Our Response to Drug Addiction – It’s Come a Long Way
Drug addiction – it’s a scourge in our cities and villages. It wastes lives and it destroys families. It’s a social problem, a medical problem and a moral problem. It affects every type of family, regardless of colour, religion or income level — but inevitably the poorest suffer more.
We are tempted to blame the victim even though we know that does not actually help address the problem. We feel helpless, and fear that there are no solutions. And so our usual response is simply not to talk about it, in the hope that it will just go away.
The words above were from Cardinal Wilfrid Napier of Durban, talking about the impact of drugs. But, as he pointed out, he could so easily have been talking about the impact of HIV and Aids 25 years ago.
Silence and misinformation held us back in our initial response to Aids. It meant that individuals did not get the help they needed for fear of being blamed; that families did not get support for fear of being judged; that communities did not get support for fear of being stigmatised.
We have made a lot of progress in our response to Aids (though it is still far from perfect). But we are only just beginning in responding to drugs.
Archbishop Denis Hurley and Aids
Sadly, some religious leaders made the initial response to Aids harder by reinforcing the sense of blame and by applying ready-made moral rules to what was a wholly new social problem. But some religious leaders made a major contribution by breaking the silence: their willingness to speak realistically about the problem made it acceptable for others to do so too.
In the exhibition of the life of the late archbishop at the Denis Hurley Centre in Durban, we have a photo of him and a very young Zweli Mkhize, then KwaZulu-Natal’s MEC for Health, wearing red ribbons and talking about Aids back in the mid-1990s.
Cardinal Napier has been standing alongside other religious leaders to do the same in tackling drugs: encouraging them to speak about it so that families will also speak out and ask for help without fear of being stigmatised.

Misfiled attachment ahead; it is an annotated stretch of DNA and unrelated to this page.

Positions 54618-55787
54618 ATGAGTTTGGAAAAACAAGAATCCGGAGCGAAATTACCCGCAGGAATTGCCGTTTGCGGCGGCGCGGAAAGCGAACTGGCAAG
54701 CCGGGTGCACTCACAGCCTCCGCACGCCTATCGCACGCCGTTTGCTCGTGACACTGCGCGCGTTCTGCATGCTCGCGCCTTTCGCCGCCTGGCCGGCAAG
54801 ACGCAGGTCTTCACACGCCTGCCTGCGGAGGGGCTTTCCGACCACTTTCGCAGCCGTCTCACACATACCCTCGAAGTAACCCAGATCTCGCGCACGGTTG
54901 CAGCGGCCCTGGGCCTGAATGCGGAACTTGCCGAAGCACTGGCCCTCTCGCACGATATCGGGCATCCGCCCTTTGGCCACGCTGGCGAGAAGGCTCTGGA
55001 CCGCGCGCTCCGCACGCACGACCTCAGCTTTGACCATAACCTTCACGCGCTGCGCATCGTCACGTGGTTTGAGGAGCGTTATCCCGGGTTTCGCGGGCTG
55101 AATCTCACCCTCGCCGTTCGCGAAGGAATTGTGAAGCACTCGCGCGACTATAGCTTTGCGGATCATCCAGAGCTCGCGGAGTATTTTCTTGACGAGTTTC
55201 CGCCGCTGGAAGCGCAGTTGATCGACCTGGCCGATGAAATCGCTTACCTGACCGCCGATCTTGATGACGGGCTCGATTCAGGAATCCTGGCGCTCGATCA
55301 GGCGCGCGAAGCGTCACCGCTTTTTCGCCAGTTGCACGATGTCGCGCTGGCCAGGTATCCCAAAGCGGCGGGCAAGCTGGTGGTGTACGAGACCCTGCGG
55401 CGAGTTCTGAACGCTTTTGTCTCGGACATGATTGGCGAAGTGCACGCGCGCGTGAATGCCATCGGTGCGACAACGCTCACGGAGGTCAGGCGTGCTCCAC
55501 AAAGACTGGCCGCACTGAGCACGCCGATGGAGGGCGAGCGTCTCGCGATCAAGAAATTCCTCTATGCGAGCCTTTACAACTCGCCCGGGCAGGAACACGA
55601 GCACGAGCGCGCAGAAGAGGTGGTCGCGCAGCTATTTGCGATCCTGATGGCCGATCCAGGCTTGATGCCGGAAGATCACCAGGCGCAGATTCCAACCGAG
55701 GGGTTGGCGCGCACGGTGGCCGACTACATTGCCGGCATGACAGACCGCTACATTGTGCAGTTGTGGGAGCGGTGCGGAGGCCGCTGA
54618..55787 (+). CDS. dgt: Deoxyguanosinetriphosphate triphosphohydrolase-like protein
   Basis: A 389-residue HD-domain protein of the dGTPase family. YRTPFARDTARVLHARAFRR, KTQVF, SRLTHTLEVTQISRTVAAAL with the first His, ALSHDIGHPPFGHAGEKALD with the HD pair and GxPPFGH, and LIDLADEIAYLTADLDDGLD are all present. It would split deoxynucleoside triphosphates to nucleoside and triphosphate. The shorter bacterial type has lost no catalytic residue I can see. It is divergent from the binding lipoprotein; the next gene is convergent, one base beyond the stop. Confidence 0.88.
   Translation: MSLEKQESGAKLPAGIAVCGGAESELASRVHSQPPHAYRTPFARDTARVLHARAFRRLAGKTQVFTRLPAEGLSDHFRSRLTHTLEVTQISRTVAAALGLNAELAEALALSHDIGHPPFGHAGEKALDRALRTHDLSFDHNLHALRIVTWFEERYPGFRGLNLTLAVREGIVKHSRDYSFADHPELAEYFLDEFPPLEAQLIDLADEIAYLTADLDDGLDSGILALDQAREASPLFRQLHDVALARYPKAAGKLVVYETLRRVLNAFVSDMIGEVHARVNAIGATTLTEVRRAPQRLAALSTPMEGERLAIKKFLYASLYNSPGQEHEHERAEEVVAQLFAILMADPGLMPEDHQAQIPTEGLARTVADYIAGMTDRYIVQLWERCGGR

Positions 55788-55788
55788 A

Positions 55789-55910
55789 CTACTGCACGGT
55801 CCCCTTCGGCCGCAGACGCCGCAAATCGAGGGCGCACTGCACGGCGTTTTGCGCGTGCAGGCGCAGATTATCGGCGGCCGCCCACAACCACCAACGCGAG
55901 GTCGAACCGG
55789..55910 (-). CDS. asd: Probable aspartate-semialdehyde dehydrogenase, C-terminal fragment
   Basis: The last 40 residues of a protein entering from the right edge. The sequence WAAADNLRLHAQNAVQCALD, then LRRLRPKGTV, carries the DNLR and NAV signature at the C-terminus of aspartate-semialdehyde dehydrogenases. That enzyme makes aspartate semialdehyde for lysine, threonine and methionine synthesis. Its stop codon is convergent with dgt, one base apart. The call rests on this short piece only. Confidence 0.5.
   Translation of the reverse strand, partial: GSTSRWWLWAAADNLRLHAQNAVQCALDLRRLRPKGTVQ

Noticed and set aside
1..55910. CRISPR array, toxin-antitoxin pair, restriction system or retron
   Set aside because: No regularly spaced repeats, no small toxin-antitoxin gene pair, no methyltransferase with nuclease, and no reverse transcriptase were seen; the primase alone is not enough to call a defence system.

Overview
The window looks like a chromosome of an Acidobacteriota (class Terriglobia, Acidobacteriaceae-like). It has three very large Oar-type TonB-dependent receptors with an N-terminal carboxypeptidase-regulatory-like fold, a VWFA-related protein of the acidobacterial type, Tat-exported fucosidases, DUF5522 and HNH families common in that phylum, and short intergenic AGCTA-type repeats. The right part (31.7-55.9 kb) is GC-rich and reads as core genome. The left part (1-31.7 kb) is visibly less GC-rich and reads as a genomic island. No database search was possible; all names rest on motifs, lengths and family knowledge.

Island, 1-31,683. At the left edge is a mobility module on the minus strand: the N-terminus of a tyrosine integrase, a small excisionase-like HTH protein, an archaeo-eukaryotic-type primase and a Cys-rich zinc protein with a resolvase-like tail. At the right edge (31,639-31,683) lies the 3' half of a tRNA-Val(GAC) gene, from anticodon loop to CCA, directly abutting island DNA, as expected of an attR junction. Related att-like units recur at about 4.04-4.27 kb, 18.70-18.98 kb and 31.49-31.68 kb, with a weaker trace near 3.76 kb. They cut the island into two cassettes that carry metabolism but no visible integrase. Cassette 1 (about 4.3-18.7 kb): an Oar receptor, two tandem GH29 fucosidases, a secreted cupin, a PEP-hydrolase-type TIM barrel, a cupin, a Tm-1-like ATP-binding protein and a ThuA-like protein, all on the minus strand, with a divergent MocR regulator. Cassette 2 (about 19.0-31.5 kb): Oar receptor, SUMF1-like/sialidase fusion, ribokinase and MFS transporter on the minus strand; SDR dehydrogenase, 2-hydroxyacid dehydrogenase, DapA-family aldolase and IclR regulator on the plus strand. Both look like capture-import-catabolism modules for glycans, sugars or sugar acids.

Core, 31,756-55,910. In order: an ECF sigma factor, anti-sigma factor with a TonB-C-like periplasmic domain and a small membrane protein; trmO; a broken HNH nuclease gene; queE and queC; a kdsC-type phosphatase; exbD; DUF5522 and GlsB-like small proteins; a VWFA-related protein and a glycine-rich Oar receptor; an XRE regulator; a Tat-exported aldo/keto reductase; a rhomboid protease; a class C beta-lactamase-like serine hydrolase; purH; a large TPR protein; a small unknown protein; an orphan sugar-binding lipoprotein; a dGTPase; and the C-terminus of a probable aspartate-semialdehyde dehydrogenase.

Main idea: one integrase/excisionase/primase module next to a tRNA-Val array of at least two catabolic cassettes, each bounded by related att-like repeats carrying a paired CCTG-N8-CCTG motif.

At an initial event at the Denis Hurley Centre, Cardinal Napier shared a stage with Hindu, Jewish, Christian and Muslim leaders, standing side-by-side and talking about drugs. They did not talk about addiction as something remote and alien that happened out there to other people. Instead, they bravely shared stories about how addiction had affected their own family members and their home communities.
If drugs are found even in their families, they were saying, don’t be afraid to ask for help when it happens in yours.
Priests Taught How to Counsel Addiction
This approach is filtering down through the religious structures. For example, Durban’s hundred Catholic priests spent a day last year learning about drugs, and reflecting on what role they, as priests, should play as leaders in their local communities.
Fr Grant Emmanuel recounted a chilling story of his first arrival in Chatsworth. He was told there was a big drugs problem but he didn’t see it. Perhaps, he thought, it was all an exaggeration.
Then he visited a family and discovered in their home not just the two children whom he had met at church but a third child who effectively had been locked away in an attempt to help him tackle his addiction. How many more families, he wondered, are also hiding their drug problem for fear that their religious community and even their pastor might reject them?